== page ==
Shy Shell

Back when I was still deep into my own shell, I used to blame my parents or other authoritarian figures in my life for my lack of being socially comfortable, shy, and/or awkwardness. It was easy and passive to say, “Hey, it’s not my fault. I was raised like this.”

As I grew older, it became frustrating to have others speak on my behalf.

And so, when I finally began picking up the pieces to talk, I realized that there was nobody who would be able to represent me except for myself. It sounds plainly obvious, but I avoided it for years. There was nobody to blame for my social shortcomings except me.

Reference Points

After spending 4 or 5 years in a specific educational institution surrounded by specific people with similar interests, we’ve created mental reference points for ourselves. That is, if we haven’t reached certain milestones like landing an internship at a major tech firm, moving out of our parent’s homes, marriage, getting a “real job”, doing freelance work for major clients, moving onto higher level education (and the list goes on), then we feel misplaced or left behind.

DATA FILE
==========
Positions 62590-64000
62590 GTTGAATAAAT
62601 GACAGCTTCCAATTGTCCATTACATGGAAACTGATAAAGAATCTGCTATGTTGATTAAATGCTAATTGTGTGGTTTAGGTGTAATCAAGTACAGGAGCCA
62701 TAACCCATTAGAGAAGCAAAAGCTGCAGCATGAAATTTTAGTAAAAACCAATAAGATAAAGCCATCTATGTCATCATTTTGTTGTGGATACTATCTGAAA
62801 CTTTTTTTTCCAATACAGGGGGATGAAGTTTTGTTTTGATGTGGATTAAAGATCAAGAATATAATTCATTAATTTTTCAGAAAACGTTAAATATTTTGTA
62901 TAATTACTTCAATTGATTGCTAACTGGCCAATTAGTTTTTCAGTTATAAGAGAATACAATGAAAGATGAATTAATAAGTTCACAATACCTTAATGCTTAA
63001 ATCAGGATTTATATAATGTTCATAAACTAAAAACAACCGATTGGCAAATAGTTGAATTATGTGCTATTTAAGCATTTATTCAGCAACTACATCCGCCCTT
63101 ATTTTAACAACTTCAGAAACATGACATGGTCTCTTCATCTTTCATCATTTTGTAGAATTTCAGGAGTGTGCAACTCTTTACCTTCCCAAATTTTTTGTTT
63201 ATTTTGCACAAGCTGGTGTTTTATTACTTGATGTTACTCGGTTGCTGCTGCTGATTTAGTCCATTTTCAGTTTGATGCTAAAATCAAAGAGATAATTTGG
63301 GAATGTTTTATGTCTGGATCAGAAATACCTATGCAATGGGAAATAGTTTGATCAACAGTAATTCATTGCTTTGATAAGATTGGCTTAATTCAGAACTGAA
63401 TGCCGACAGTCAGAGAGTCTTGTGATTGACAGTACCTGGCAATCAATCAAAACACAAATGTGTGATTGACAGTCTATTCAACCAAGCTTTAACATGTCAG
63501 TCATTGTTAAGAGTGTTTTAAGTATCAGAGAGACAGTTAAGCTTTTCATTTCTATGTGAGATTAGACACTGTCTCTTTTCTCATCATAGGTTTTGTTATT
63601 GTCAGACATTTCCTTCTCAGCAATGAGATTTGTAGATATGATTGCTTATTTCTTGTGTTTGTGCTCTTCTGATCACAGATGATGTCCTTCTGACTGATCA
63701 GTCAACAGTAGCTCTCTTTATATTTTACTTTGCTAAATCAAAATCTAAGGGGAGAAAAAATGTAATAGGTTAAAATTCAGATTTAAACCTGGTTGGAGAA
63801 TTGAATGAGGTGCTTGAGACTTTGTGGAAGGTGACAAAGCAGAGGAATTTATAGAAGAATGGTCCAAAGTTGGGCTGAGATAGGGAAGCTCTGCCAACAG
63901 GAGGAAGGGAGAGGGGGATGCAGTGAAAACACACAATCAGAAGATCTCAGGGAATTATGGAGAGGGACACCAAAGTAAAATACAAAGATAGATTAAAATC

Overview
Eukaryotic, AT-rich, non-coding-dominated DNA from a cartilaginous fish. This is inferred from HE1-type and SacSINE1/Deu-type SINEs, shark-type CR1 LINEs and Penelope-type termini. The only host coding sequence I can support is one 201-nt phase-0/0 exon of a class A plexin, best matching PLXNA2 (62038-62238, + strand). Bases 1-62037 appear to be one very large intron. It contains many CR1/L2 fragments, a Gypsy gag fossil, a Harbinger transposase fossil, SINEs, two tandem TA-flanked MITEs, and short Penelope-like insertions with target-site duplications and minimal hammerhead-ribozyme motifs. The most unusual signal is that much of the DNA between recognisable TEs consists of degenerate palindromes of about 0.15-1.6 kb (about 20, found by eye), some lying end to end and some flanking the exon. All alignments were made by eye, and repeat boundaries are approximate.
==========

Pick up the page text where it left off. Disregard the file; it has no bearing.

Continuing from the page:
Sometimes what we need is a reminder that there’s much more on offer than what our peers, family members, or colleagues are doing.

What we see is such a small, narrow tangent of reality. 

We’d be robbing ourselves of all the chances we could take to move onwards if we choose to fixate on such a thin string of the world.  

Doing It Anyways

People will always give unlimited reasons for you to stop.

Don’t pursue the arts, it’s too difficult of a career path.

Don’t do unpaid work because you need money.

Don’t do freelance work, it’s too unstable.

And on and on.

Our job is to see these pieces of resistance, hear it, and do whatever we set out to do anyways because there’s no room for doubt when it comes to seeking out our own story.